There has been a lot of programmatic options we stipulate from our webpages to clear cache like Pragma, Cache-Control directives.

Here comes one solution from Microsoft called ClearCache. Check it out at: http://www.microsoft.com/downloads/details.aspx?familyid=5CBD4659-3B28-4801-8729-05335902CE79&displaylang=en


/* Migrated from Daffodilnet Express – posted on February 2, 2006 */

Access to the path containing ‘hash.web’ is getting denied.

 


Access to the path containing ‘hash.web’ is getting denied.


After installing Visual Studio .NET and F5 a couple of times, I used to get this error frequently. The only resolution was to wait for upto 5 to10 mins or restart system, since a folder in Temporary ASP.NET files containing web.config gets locked up automatically.


After searching a while in KBs, Forums, I found one closest matching solution, which solved my problem. Just wanted to share with other readers who would also be experiencing this issue. The problem occurs significantly if you touch web.config and ASP.NET has significant memory consumption (as seen in Windows Task Manager)


There is a service called Indexing Service which runs in the system. During F5, ASP.NET tries to JIT compile the new dll (as my understanding goes) and when simultaneously ASP.NET and Indexing service goes to the specified set of cache files, the deadlock occurs and ASP.NET throws this exception.


Solutions:


  • Keep Indexing Service Manual or Stop It
  • In Indexing Service Preferences, Make C:/Winnt/Microsoft.NET to be excluded or placed in the exclusion catalog so that Indexing Service will not access this location.

/* Migrated from Daffodilnet Express – posted on October 15, 2004 */

Quick Shortcut to Lock Workstation

Quick Shortcut to Lock Workstation

We normally use QuickLaunch bar in System Taskbar for almost any of our tasks. When we want go away from our system, we normally lock the workstation. Just a curious tip. A simple two three lines of code in C# can place a nice application whose shortcut can be placed in QuickLaunch bar to Lock the Workstation.

Console Version

using System;
using System.Runtime.InteropServices;
using System.Windows.Forms;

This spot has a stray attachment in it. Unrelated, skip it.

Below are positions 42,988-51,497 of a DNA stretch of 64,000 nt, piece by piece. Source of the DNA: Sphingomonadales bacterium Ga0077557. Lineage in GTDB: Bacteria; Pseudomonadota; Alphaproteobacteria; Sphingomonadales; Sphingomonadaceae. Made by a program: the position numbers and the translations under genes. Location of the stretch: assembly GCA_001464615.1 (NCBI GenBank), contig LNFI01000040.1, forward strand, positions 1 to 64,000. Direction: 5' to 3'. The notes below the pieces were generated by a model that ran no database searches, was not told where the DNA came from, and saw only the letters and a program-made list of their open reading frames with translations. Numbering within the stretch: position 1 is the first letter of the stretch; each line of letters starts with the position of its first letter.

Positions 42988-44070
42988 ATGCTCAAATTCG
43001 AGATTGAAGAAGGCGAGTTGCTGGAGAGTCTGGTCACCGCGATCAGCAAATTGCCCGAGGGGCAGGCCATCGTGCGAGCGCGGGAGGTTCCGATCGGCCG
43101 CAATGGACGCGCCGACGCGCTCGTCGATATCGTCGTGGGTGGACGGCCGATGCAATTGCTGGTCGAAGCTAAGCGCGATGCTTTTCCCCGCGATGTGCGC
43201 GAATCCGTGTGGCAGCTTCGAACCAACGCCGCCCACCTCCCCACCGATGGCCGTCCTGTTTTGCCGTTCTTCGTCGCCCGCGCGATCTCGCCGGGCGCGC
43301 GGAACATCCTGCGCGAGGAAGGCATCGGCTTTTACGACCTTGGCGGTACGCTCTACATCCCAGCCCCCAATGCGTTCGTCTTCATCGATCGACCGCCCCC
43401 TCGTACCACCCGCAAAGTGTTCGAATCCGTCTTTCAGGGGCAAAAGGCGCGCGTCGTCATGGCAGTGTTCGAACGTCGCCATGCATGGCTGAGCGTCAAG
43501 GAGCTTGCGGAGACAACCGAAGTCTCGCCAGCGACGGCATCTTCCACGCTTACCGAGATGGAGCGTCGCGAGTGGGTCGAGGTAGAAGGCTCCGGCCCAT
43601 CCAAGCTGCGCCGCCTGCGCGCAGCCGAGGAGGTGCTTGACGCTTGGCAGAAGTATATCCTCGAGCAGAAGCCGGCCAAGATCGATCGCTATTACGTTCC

namespace QuickLock
{

       class MyComputerLock
      {
            [DllImport("user32.dll")]
            public static extern void LockWorkStation();

             static void Main(String[] args)
            {
                     try
                          {
                                 LockWorkStation();
                          }
                          catch (Exception ee)
                         {
                               MessageBox.Show(ee.Message);
                          }
              }
       }
}

Alternatively,if you put the code in Windows Form and you can customize the App.ICO to some friendly ICO file which will showup in QuickLaunch bar instead of the old rectangle which shows up for an EXE.


/* Migrated from Daffodilnet Express – posted on October 15, 2004 */

Time Synchronizations in Windows

Time Synchronizations in Windows


Recently one of my components that I was developing was DateTime driven and hence I had to change system time to see its behavior for different periods. The problem is that, you need to be very careful with changed system times, particularly when you checkin the file to SourceSafe, SendMails since a wrong time means total chaos for these systems.


For these, I choose to have a simple batch file to syncrhonize time with the SourceSafe database itself. It just goes like this:


net time \\mysourcesafeserver  /set /y


net time \\mysourcesafeserver queries the time on the server
/set sets the time on the localhost to the time on the server (This will wait for a prompt of confirmation from the user, which can be avoided by appending a /y to the command)


But I have a question. Perhaps if some sysadmin drops by this post, he can put a comment and solve this so that it will be useful to other readers.


  1. What happens if the logged on user does not have privileges to set time? He is getting Access is denied.
  2. With Windows XP (Time Synchryonization) itself, will the problem in (1) get solved?
  3. To query net time \\mysourcesafeserver one must be logged on to \\mysourcesafeserver previously either my remembered network connection or previous manual logon? Is there any other solution for this?

But I hope the above batch file would be useful to many developers playing with and developing DateTime driven components.


/* Migrated from Daffodilnet Express – posted on October 15, 2004 */

PDF in .NET

PDF in .NET


A newer and a good utility assembly, which I found, which could manage and generate PDF documents on the fly with simple code in C# and .NET. Check out http://itextsharp.sourceforge.net/ . It just contains a simple DLL that need to referenced from your solution, which does all the magic.


/* Migrated from namespace LavanyaDeepak – posted on November 2, 2005 */